Commit! to Literacy: Volunteer with South Oak Cliff and Molina

July 31, 2013
31 Jul 2013

We’re excited to share unique volunteer opportunities throughout August in 14 Dallas ISD elementary schools that feed into South Oak Cliff and Molina high schools, serving over 8,000 students in Southwest Dallas. Principals and teachers at these schools have been hard at work planning for the year ahead, and they need your help as they rev up for the first day of class and set the foundation for our kids’ success.

Literacy centered classrooms and an aspirational college-going culture will help set that foundation. At the end of 3rd grade, children make the transition from learning to read to reading to learn. Hence, a child’s ability to read on grade level by the end of 3rd grade is a strong indicator of his or her future; fewer than 1 in 5 children who read below grade level in 3rd grade go on to college.

Over the next three Saturdays (Aug. 3, 10, and 17), you can help by:

We will have complete directions and supplies at each of the schools. All you need is enthusiasm and energy!

In addition to impacting thousands of students, all volunteers will be rewarded with a free ticket to the Heart of Dallas Classic football game and entry to the State Fair of Texas!

To participate, please complete this brief Dallas ISD volunteer application and sign up for your preferred day, time and project here. Please forward this email to your networks!


Get Involved
               Get Involved

Thank you for your time and support of children across our community. To learn more about the Commit! Partnership or if you have questions,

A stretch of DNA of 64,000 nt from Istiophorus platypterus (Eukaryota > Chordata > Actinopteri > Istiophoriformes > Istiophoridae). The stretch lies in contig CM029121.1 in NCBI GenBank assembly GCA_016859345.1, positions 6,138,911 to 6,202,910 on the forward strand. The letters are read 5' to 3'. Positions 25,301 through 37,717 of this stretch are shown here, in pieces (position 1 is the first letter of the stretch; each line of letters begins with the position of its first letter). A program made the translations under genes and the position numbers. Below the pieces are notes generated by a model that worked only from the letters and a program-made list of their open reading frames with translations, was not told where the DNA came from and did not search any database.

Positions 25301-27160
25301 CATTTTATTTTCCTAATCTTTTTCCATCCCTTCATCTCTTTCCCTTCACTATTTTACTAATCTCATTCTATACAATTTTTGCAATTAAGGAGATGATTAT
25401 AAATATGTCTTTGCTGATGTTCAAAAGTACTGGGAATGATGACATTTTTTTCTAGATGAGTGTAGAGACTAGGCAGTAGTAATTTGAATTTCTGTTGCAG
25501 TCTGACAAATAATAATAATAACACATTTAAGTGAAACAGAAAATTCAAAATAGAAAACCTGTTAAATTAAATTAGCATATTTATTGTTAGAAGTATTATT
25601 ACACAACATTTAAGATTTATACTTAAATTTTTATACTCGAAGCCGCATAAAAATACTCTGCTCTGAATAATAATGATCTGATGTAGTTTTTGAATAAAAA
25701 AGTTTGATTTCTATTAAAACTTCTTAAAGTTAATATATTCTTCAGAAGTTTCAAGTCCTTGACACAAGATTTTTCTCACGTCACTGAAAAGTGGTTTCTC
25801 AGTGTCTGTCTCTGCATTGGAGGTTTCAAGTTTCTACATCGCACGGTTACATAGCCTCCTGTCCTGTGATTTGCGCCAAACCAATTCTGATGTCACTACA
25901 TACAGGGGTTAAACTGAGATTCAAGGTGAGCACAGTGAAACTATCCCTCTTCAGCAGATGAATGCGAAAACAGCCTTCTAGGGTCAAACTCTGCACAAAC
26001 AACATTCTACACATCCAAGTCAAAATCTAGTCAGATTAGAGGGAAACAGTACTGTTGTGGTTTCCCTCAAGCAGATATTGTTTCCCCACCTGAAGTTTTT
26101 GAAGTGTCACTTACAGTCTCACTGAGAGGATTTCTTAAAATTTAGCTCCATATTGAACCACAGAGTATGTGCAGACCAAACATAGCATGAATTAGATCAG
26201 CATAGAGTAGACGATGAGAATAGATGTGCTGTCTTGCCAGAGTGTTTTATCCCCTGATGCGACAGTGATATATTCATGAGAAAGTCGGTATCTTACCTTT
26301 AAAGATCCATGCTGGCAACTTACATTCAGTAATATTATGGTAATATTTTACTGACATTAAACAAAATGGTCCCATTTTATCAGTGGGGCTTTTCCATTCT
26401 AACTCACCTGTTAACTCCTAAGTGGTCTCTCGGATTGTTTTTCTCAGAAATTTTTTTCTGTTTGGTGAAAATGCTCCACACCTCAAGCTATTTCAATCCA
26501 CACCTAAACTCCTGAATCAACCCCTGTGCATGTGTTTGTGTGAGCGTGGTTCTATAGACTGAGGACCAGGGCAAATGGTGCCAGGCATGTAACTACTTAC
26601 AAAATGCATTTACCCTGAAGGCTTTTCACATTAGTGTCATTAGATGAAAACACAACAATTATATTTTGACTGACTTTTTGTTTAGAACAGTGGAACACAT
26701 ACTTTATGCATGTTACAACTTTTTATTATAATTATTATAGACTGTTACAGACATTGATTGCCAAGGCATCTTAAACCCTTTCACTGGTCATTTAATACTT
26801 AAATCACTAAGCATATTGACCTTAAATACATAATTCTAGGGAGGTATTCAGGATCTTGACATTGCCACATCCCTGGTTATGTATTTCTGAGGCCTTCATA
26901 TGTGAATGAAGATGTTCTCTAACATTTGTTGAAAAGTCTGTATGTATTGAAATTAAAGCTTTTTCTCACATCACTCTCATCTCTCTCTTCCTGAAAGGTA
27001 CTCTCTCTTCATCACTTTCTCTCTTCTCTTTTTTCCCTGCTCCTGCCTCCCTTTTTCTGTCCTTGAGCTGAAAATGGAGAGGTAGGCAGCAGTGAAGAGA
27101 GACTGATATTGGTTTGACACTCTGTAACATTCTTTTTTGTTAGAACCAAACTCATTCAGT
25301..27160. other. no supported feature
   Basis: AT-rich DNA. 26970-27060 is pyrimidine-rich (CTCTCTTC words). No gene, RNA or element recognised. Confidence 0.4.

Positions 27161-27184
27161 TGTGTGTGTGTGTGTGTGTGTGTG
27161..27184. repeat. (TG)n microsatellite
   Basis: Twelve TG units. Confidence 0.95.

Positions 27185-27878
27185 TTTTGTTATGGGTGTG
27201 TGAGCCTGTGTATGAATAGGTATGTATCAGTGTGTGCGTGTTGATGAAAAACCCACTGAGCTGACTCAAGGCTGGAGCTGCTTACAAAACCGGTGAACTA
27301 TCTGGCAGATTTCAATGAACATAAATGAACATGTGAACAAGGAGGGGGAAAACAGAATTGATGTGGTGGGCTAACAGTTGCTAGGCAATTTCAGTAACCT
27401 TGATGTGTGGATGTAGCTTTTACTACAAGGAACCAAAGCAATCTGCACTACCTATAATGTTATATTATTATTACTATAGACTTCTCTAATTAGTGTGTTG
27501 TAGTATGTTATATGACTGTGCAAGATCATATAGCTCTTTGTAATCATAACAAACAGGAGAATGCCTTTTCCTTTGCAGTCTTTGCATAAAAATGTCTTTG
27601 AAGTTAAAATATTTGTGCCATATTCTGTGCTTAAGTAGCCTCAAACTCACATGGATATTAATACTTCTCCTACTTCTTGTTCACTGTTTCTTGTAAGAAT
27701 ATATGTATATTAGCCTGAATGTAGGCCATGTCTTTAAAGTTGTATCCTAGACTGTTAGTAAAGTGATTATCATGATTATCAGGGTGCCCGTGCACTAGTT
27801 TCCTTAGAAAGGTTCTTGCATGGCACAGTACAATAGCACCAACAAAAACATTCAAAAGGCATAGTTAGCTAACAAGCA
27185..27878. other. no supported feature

please email marnie.glaser@commit2dallas.org.

Mayor’s Back to School Fair

July 31, 2013
31 Jul 2013

The cost of getting children ready to start a new school year – taking into account essentials like notebooks, uniforms, and health checks – is overwhelming for many Dallas families. But the Mayor’s Back to School Fair, presented by Wal-Mart and Sam’s Club, will ease the burden for thousands of local families for the 17th year in a row. Tomorrow, August 1st, from 8 a.m. to 2 p.m., you can head to Fair Park to volunteer, get your child prepared, or just check out the event!

The City of Dallas, Dallas area schools, public health departments, state agencies, non-profit organizations, corporations, and hundreds of volunteers have come to together to create a space in which all school-related needs can be met for free or at little cost. Need a haircut? A new pair of glasses? They’ve got you covered. Is it time for a checkup with the dentist, or for an immunization? No problem. Want some refreshing snacks and a book to read while you wait? Half Price Books and the North Texas Food Bank will make sure you’re comfortable while you navigate the stations.

We thank Mayor Rawlings and the long list of generous donors and community sponsors for helping to ensure that all kids start the new year on the right foot!

All are welcome, but please note that free school supplies are only for Dallas public school students who meet the 2013 Federal Poverty Income Guidelines.

Check the website for additional details. Hope to see y’all there!

Championing the Work of our Partners!

July 25, 2013
25 Jul 2013

Texans Can Academies: Please welcome our partner, Texans Can Academies, a statewide network of 10 charter schools. These high schools provide structured and nurturing education to students who have struggled in traditional classrooms. With a strong foundation in reading and thinking skills, and a focus on responsibility and good citizenship, students are prepared to succeed in whatever path they choose, whether college, the military, or the professional world. The schools provide a number of programs to help their students graduate and ultimately make empowered decisions about their future:  They offer specialized remedial reading, credit recovery for those who have fallen behind, dual credit courses, and on-site child care for young parents. Their Student Transition Coordinators (provided through the PASS Program) counsel students on their post-secondary options through individual guidance, coordinate group activities like job shadowing and college visits, and help students with resumes and applications. We appreciate the space they provide for struggling students in Dallas, and are excited to see their future successes!